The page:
Lab for Automated Reasoning and Analysis LARA

LABS 02: USING THE STAINLESS VERIFICATION SYSTEM (CONT.)

In the second lab, you'll be using Stainless to verify properties about some more complicated programs.

Deliverable

You are given 1 week for this assignment.

Deadline: Thursday, Mar. 9, 23:59.

Send your solutions by mail to nicolas.voirol@epfl.ch.

Exercise 1

We want to verify an implementation of quickSort here. Consider the following code snippet:

import stainless.lang._
import stainless.collection._
 
object QuickSort {
 
  def isSorted(list: List[BigInt]): Boolean = list match {
    case Cons(x, xs @ Cons(y, _)) => x <= y && isSorted(xs)
    case _ => true
  }
 
  def quickSort(list: List[BigInt]): List[BigInt] = (list match {
    case Nil() => Nil[BigInt]()
    case Cons(x, xs) => par(x, Nil(), Nil(), xs)
  }) ensuring { res => isSorted(res) }
 
  def par(x: BigInt, l: List[BigInt], r: List[BigInt], ls: List[BigInt]): List[BigInt] = ls match {
    case Nil() => quickSort(l) ++ Cons(x, quickSort(r))
    case Cons(x2, xs2) => if (x2 <= x) par(x, Cons(x2, l), r, xs2) else par(x, l, Cons(x2, r), xs2)
  }
}

Your task consists of adding contracts to the quickSort and par functions in order for the postcondition of quickSort to verify.

Hint 1: it may be useful to introduce preconditions! However, you aren't allowed to introduce constraints on the inputs to quickSort.

Hint 2: you may need to introduce extra functions!

Hint 3: in some cases when you want to specify a property on the contents of some list, it is useful to use a quantified formula. For example, to say that some property *p* holds on every element of *list*, you can use

forall(x => list.content.contains(x) ==> p(x))

Exercise 2

Now, to make sure your verification was actually valid, make sure that Stainless can prove termination of the previous quickSort implementation. Termination is shown by inferring a *measure* such that each successive recursive call is linked to some decrease in the measure. The measure is specified thanks to the *decreases* keyword. For example, you can show that append terminates as follows (note that Stainless automatically shows List.size as terminating by structural induction):

import stainless.lang._
import stainless.collection._
 
object ListTermination {
  def append[A](l1: List[A], l2: List[A]): List[A] = {
    decreases(l1.size)
    l1 match {
      case Cons(x, xs) => Cons(x, append(xs, l2))
      case Nil() => l2
    }
  }
}

You can invoke Stainless termination by using the –termination argument.

Annotate the quickSort and par functions with *decreases* constructs to specify the ordering. Note that you can use lexicographic orderings here by giving tuple arguments to *decreases*. Lexicographic ordering on a pair of non-negative integers (x1,y1) < (x2, y2) is defined by the relation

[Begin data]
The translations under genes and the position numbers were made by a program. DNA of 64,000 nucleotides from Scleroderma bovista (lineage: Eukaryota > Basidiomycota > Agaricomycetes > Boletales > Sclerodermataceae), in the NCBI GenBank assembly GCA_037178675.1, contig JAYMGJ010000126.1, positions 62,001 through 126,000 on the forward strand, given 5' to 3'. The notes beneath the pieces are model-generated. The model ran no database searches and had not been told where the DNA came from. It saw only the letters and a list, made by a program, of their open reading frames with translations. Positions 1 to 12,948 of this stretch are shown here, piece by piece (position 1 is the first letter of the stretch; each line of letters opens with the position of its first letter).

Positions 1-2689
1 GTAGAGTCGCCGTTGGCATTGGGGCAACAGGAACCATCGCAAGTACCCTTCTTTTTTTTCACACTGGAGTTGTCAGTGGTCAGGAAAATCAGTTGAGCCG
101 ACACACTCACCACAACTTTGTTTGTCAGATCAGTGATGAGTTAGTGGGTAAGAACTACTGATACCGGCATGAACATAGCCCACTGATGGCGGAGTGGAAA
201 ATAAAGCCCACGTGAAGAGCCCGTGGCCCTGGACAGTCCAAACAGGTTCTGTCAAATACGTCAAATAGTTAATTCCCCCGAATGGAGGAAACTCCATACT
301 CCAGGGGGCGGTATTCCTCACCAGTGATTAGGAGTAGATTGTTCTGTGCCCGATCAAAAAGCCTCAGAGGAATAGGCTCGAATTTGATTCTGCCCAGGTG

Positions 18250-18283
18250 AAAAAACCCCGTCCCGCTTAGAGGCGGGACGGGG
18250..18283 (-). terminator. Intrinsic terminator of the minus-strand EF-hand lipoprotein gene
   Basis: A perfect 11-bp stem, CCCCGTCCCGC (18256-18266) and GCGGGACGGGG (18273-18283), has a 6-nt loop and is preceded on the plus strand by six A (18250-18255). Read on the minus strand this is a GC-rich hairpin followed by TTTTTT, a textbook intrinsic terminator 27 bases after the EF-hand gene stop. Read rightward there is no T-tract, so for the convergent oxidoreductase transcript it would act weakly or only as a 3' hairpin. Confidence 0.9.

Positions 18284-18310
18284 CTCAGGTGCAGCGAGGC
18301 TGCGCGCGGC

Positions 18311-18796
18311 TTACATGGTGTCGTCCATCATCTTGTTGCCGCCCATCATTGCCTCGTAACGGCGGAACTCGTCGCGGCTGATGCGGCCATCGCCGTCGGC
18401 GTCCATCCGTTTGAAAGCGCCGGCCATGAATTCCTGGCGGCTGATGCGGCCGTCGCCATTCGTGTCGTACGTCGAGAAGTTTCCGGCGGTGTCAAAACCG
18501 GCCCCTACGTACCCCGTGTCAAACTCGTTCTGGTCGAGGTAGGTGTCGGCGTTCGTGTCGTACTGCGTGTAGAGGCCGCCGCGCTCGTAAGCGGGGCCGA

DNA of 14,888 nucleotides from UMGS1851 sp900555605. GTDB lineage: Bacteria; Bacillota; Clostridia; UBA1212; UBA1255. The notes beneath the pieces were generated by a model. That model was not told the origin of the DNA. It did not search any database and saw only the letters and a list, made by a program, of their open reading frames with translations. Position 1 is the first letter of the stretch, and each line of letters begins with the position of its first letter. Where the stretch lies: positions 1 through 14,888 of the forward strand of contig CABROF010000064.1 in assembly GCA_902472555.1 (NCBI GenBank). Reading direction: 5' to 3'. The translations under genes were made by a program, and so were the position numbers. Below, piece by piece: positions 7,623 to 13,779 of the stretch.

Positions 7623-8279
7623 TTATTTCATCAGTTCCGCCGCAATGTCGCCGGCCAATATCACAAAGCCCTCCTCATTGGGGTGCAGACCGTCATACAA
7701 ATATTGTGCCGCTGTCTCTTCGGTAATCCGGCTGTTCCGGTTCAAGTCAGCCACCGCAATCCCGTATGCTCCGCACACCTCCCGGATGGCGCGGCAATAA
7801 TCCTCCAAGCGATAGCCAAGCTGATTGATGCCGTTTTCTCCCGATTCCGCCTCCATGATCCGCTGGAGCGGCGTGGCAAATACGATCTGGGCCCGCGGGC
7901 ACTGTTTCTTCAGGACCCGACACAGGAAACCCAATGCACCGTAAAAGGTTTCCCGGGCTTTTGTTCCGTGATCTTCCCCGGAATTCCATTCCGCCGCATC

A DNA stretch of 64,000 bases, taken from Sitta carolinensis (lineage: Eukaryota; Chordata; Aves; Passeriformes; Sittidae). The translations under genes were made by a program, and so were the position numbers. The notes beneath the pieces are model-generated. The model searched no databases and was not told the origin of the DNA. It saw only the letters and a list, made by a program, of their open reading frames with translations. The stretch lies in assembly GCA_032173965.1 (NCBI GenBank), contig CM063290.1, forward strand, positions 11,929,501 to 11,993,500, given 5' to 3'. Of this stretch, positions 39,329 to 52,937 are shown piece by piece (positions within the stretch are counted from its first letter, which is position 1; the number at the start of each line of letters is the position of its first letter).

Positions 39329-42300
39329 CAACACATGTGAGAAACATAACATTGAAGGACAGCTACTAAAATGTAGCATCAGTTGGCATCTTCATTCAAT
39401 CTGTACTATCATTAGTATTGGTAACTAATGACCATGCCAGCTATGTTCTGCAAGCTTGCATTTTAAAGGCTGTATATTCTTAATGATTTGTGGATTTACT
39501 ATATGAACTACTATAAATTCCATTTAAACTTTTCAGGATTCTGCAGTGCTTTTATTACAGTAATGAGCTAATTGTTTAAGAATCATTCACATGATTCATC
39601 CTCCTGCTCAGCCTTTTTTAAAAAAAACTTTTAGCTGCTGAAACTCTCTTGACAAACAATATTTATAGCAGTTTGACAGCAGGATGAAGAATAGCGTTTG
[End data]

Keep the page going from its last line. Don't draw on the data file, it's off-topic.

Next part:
x1 < x2 || (x1 == x1 && y1 < y2)

This ordering extends to n-tuples. You may have encountered it if you examine, in a printed dictionary, the ordering of words of the same length, where the word “pie” comes before the word “pig” because, in the alphabetical ordering,

  'p'=='p' && 'i'=='i' && 'e' < 'g'

Solutions

import stainless.proof._
import stainless.lang._
import stainless.collection._
 
object QuickSort {
 
  def isSorted(list: List[BigInt]): Boolean = {
    list match {
      case Cons(x, xs @ Cons(y, _)) => x <= y && isSorted(xs)
      case _ => true
    }
  }
 
  def appendSorted(l1: List[BigInt], l2: List[BigInt]): List[BigInt] = {
    require(isSorted(l1) && isSorted(l2) && (l1.isEmpty || l2.isEmpty || l1.last <= l2.head))
    l1 match {
      case Nil() => l2
      case Cons(x, xs) => Cons(x, appendSorted(xs, l2))
    }
  } ensuring { res =>
    isSorted(res) &&
    res.content == l1.content ++ l2.content
  }
 
  def quickSort(list: List[BigInt]): List[BigInt] = {
    decreases(list.size, BigInt(0))
    list match {
      case Nil() => Nil[BigInt]()
      case Cons(x, xs) => par(x, Nil(), Nil(), xs)
    }
  } ensuring { res =>
    isSorted(res) &&
    res.content == list.content
  }
 
  def par(x: BigInt, l: List[BigInt], r: List[BigInt], ls: List[BigInt]): List[BigInt] = {
    require(
      forall((a: BigInt) => l.contains(a) ==> a <= x) &&
      forall((a: BigInt) => r.contains(a) ==> x < a)
    )
    decreases(l.size + r.size + ls.size, ls.size + 1)
 
    ls match {
      case Nil() => appendSorted(quickSort(l), Cons(x, quickSort(r)))
      case Cons(x2, xs2) => if (x2 <= x) par(x, Cons(x2, l), r, xs2) else par(x, l, Cons(x2, r), xs2)
    }
  } ensuring { res =>
    isSorted(res) &&
    res.content == l.content ++ r.content ++ ls.content + x
  }
}
 
sav17/labs_02.txt · Last modified: 2017/04/07 14:17 by nvoirol